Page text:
The Versatile Blogger Award

Well, I’d like to thank the Academy… I mean Stephicakes, one of the most recent jewels I’ve found in my blog surfing, for nominating me for this award. It is good to know that someone I enjoy reading enjoys reading my work as well. And not only enjoys reading it, but thinks I am versatile in my choice/style of writing topics. This is not the first time I’ve received this nomination, but, not knowing how seriously to take it and always being a bit leery of the facebook-type fill-in-the-blank and pass-it-along publicity stunts, I never followed through. But since I felt flattered when I received it then, as I do now, I figured I’d flatter a few other people and pass it along. So here goes:

The rules for accepting this award are as follows:

1. Thank the award-givers and link back to them in your post.

2. Share 7 things about yourself.

3. Pass this award along to 15 other bloggers.

4. Contact your chosen bloggers to let them know about the award.

Seven Things About Myself:

1.) I am hopelessly in love with three men at the same time! Scandalous, I know! OK, I’ll admit it, two of them are men-in-the-making… but still. Anyone who has read any of my blog probably knows that I’m referring to my hubby and my two boys, the second of which is scheduled to make his debut in only a few short weeks. I ADORE being a mother, even if I’m not always very good at it. It has been one of the most fulfilling (and dang difficult) endeavors I have ever undertaken. And the lessons I have learned in the process are often the topics of this blog.

2.) I aspire to one day be a published author. I know, I know… what consistent and dedicated blogger doesn’t? I’m not entirely sure that I will accomplish this goal some day, but it would be amazing and wonderful if I did. I hope to write children’s books primarily and am constantly toying with new ideas.

3.) One of my biggest motivators in writing this blog (or one day attempting to get published) is the desire to leave a written legacy to my children and grandchildren. To pass on tidbits of wisdom and humility, humor and beauty, and small vignettes of what life looked like when I was young (OK, maybe not so young anymore, but youngER).

4.) Although it is a significant battle sometimes, I REFUSE to give in to cynicism. I prefer instead to believe the best of people and let them continually surprise me; to not always plan for the worst case scenario, but rather the best; and to not let the things that so easily bog us down take a more prominent seat to those that are quietly beautiful.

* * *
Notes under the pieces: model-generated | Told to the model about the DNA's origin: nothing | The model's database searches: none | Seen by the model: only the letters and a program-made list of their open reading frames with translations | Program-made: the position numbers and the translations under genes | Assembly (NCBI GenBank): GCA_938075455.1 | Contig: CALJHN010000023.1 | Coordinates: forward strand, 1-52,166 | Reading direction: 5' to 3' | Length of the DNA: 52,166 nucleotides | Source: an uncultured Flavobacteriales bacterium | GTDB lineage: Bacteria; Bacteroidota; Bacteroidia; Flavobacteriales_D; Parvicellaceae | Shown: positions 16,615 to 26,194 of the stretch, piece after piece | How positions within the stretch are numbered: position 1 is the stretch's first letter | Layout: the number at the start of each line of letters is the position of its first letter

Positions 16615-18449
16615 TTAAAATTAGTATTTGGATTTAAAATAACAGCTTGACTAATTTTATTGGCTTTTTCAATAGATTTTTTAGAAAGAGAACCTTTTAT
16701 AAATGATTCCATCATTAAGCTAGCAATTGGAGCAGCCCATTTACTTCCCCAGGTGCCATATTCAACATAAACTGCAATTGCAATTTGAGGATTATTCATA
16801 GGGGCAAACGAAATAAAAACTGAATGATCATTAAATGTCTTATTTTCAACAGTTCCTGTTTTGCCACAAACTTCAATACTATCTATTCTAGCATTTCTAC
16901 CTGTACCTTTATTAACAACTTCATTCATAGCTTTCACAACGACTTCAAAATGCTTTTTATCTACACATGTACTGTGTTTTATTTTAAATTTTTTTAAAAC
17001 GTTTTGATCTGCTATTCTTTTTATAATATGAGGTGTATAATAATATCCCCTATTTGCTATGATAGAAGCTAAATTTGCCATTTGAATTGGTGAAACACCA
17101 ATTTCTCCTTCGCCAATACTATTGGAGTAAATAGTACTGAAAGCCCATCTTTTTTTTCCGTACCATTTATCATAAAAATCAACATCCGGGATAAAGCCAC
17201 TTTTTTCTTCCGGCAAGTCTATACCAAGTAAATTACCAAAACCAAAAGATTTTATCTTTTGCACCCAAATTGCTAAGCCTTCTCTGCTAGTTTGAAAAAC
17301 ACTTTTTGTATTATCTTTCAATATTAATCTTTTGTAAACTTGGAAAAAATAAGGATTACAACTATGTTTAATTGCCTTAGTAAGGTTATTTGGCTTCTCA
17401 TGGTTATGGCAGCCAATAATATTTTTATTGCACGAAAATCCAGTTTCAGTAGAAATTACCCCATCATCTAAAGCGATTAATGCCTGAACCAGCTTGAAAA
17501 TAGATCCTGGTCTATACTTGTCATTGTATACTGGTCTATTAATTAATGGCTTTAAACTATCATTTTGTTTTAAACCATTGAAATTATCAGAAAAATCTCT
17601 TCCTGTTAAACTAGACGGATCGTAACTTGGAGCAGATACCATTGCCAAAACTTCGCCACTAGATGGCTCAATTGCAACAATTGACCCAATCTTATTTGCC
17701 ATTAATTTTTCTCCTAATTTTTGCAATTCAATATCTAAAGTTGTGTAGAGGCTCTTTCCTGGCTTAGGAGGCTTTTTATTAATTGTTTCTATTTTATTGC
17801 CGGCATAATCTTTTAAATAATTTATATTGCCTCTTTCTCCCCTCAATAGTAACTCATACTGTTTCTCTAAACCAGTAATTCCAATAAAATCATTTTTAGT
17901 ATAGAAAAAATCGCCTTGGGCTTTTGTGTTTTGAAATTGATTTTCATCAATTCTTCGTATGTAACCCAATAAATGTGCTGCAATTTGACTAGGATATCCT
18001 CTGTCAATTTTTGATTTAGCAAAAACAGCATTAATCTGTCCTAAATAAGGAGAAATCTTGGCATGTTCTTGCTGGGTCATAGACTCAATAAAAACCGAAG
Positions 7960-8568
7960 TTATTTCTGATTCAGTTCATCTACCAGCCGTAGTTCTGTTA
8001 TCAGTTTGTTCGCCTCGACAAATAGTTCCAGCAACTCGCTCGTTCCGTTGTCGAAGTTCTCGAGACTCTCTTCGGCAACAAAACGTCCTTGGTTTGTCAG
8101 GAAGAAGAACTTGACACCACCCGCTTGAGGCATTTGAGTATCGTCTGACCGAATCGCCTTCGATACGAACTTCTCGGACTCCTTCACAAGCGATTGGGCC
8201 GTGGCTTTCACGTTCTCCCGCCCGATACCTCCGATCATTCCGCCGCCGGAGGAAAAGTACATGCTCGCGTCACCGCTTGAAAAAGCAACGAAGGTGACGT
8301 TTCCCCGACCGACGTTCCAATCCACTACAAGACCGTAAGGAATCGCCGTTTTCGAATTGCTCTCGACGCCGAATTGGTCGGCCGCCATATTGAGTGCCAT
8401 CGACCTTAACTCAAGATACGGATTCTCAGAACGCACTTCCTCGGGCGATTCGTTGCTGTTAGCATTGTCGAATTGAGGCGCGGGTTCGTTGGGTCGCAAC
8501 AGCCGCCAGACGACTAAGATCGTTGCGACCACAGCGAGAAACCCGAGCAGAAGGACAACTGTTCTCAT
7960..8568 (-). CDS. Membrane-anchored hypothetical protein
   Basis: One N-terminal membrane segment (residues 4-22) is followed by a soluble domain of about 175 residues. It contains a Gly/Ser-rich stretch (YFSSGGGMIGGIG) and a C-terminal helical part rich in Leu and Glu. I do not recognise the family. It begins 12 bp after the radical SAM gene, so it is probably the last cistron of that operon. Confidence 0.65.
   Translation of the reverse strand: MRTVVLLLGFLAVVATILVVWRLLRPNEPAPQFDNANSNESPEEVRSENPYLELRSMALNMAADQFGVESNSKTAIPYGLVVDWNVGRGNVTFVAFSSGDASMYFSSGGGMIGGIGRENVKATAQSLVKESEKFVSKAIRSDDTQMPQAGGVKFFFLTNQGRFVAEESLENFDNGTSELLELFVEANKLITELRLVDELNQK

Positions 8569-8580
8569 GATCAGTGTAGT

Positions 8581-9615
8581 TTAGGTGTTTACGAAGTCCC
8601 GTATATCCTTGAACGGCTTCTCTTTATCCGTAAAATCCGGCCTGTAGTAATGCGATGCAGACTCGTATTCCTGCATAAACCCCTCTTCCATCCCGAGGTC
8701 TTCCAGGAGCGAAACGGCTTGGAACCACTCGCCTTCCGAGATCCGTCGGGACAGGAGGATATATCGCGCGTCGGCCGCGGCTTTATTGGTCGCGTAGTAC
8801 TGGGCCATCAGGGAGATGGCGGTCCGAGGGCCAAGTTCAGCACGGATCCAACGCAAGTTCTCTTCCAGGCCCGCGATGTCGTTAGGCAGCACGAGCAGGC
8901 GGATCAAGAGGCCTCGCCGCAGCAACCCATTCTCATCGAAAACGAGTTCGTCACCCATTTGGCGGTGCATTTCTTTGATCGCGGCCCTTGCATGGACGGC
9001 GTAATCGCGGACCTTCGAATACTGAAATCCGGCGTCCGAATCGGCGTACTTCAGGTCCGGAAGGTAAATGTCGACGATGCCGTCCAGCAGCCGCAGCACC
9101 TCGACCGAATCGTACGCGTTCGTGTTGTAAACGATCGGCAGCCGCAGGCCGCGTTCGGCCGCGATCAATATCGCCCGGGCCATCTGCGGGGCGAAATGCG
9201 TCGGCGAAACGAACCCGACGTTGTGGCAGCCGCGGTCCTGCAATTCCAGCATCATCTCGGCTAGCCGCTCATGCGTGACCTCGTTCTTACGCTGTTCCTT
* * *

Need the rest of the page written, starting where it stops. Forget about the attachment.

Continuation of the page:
5.) I LOVE shopping! More specifically bargain hunting. I can’t really explain it, but it gives me a rush of satisfaction and relieves stress in ways very little else can.

6.) I adore cooking and frequently create my own recipes. I see it as a creative outlet, building dishes that are unique and interesting and satisfying out of sometimes surprising ingredients. I rarely use, or perhaps I should say follow, a recipe unless it’s as a springboard for ideas or to remind myself of something lovely I created in the past. My cooking is experimental and, although not all of these experiments are a success, I like to share the ones that are with you, my faithful readers. I imagine that you all jump to cook my most recent recipe post as soon as it comes up, and although I know this is probably not the case, a girl can dream, right ;)

7.) I host a book club once a month that has proven to be an excellent outlet for intellectually stimulating adult conversation that does not center around family and children and everyday life. It has also kept me consistently reading new and surprising books – something that has always been very important for my development both as a person and as a writer.

8.) BONUS tidbit – Although I love being a mother, I HATE being pregnant. Perhaps this is only relevant to me right now because I am enormous and uncomfortable, but it’s true. I also know many of you would gasp and think, “Pregnancy is beautiful and magical, etc. Enjoy every minute!” To those people I want to say, “You are very lucky if that was your experience, and more power to you! Pop out as many kids as you please and embrace the magic!” But for me, this will most likely be my last pregnancy.

So there are just a few things about me you may have already known, or perhaps you didn’t. This is definitely not a comprehensive list, nor is it written in any particular order other than the order in which they popped into my mind. If you are intrigued and would like to know more about me, keep reading . . . I am certainly not shy or private in my writing.